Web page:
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service matter = Application of an erroneous “Model Answer Key” for evaluation of answer scripts of candidates appearing in a competitive examination is bound to lead to erroneous results and an equally erroneous inter-se merit list of such candidates. That is precisely what appears to have happened in the present appeals which arise out of a common judgment delivered by the High Court of Judicature at Patna whereby the High Court has directed the Bihar Staff Selection Commission to conduct a fresh examination and re-draw the merit list on that basis. For those who have already been appointed on the basis of the earlier examination, a fresh examination has been directed by the High Court before they are finally ousted from the posts held by them. The appellants who happen to be the beneficiaries of the erroneous evaluation of the answer scripts have assailed the order passed by the High Court in these appeals – In the result, we allow these appeals, set aside the order passed by the High Court and direct that – (1) answer scripts of candidates appearing in ‘A’ series of competition examination held pursuant to advertisement No. 1406 of 2006 shall be got re-evaluated on the basis of a correct key prepared on the basis of the report of Dr. (Prof.) CN Sinha and Prof. KSP Singh and the observations made in the body of this order and a fresh merit list drawn up on that basis. (2) Candidates who figure in the merit list but have not been appointed shall be offered appointments in their favour. Such candidates would earn their seniority from the date the appellants were first appointed in accordance with their merit position but without any back wages or other benefit whatsoever. (3) In case writ petitioners-respondent nos. 6 to 18 also figure in the merit list after re-evaluation of the answer scripts, their appointments shall relate back to the date when the appellants were first appointed with continuity of service to them for purpose of seniority but without any back wages or other incidental benefits. (4) Such of the appellants as do not make the grade after reevaluation shall not be ousted from service, but shall figure at the bottom of the list of selected candidates based on the first selection in terms of advertisement No.1406 of 2006 and the second selection held pursuant to advertisement No.1906 of 2006. (5) Needful shall be done by the respondents – State and the Staff Selection Commission expeditiously but not later than three months from the date a copy of this order is made available to them. 20. Parties are directed to bear their own costs.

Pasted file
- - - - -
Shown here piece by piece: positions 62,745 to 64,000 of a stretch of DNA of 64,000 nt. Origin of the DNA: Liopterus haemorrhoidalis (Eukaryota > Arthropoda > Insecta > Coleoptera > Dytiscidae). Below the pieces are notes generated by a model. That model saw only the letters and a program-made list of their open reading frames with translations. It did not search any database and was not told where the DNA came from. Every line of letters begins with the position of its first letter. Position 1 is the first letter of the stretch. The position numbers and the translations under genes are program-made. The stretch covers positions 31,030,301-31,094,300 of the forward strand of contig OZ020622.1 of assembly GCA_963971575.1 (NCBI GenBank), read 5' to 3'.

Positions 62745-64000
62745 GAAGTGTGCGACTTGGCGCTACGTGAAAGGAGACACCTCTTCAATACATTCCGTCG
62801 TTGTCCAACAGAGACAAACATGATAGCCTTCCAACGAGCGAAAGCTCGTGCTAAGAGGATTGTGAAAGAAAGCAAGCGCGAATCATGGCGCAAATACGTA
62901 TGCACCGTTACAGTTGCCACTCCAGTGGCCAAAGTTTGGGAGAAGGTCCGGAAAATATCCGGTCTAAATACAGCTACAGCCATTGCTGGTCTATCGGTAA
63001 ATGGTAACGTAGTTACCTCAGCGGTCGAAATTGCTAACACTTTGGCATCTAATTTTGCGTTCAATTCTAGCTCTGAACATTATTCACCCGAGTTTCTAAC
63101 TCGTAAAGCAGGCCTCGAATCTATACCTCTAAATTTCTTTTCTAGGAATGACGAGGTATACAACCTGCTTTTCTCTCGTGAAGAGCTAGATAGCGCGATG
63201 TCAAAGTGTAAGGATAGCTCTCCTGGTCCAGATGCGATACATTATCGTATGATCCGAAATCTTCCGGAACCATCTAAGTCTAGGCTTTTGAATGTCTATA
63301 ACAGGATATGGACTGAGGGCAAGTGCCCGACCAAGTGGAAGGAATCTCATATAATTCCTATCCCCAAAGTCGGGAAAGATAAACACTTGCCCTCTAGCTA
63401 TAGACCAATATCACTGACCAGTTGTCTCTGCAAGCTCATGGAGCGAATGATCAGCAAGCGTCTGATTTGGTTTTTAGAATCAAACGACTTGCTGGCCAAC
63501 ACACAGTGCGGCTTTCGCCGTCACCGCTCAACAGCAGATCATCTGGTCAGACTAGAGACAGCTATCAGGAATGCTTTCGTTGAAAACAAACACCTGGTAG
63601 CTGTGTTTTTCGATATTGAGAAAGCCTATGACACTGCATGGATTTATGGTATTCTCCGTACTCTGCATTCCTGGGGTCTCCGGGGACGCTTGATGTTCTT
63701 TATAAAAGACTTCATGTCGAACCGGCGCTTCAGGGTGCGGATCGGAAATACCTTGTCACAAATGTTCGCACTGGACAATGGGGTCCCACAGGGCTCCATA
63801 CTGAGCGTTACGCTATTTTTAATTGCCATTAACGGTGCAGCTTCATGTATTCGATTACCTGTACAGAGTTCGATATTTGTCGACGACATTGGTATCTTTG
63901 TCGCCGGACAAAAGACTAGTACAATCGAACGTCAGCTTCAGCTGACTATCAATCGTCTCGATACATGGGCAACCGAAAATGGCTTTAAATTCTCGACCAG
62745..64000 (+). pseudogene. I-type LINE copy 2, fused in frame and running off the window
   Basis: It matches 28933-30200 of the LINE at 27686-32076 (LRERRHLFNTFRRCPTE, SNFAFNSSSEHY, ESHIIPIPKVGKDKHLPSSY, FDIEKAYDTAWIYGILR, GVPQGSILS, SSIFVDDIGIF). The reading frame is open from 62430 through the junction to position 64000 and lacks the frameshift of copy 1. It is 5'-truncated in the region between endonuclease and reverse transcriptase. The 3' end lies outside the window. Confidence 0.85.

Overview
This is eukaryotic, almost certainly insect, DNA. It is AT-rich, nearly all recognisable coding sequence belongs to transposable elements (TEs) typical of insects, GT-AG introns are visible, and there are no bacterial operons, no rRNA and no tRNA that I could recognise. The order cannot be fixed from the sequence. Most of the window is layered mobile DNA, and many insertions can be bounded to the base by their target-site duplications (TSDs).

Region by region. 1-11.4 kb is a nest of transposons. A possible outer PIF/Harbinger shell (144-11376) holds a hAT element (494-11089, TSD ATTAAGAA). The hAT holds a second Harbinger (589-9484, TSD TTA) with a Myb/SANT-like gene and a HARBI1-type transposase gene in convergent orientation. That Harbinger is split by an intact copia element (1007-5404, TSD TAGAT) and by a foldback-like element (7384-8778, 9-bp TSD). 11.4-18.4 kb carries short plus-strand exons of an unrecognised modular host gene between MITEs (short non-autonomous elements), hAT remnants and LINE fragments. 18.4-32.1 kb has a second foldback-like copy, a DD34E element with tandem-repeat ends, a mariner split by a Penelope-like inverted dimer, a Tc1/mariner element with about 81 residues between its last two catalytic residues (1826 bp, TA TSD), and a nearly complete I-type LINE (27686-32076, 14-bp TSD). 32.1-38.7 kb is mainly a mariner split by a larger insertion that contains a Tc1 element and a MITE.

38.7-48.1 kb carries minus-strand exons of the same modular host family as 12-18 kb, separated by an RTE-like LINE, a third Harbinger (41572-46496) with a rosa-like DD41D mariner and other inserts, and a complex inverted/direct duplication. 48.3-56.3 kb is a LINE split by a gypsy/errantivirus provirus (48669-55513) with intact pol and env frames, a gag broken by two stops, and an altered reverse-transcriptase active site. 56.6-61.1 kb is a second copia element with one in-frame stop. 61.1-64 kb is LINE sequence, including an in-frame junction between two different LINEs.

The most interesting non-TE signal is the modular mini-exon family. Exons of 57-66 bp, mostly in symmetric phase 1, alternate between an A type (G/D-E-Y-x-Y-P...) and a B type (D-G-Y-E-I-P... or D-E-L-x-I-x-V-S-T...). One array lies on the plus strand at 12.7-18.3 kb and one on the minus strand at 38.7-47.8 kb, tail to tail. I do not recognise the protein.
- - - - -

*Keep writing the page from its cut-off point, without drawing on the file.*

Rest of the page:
English: City of Patna, on the River Ganges, 1...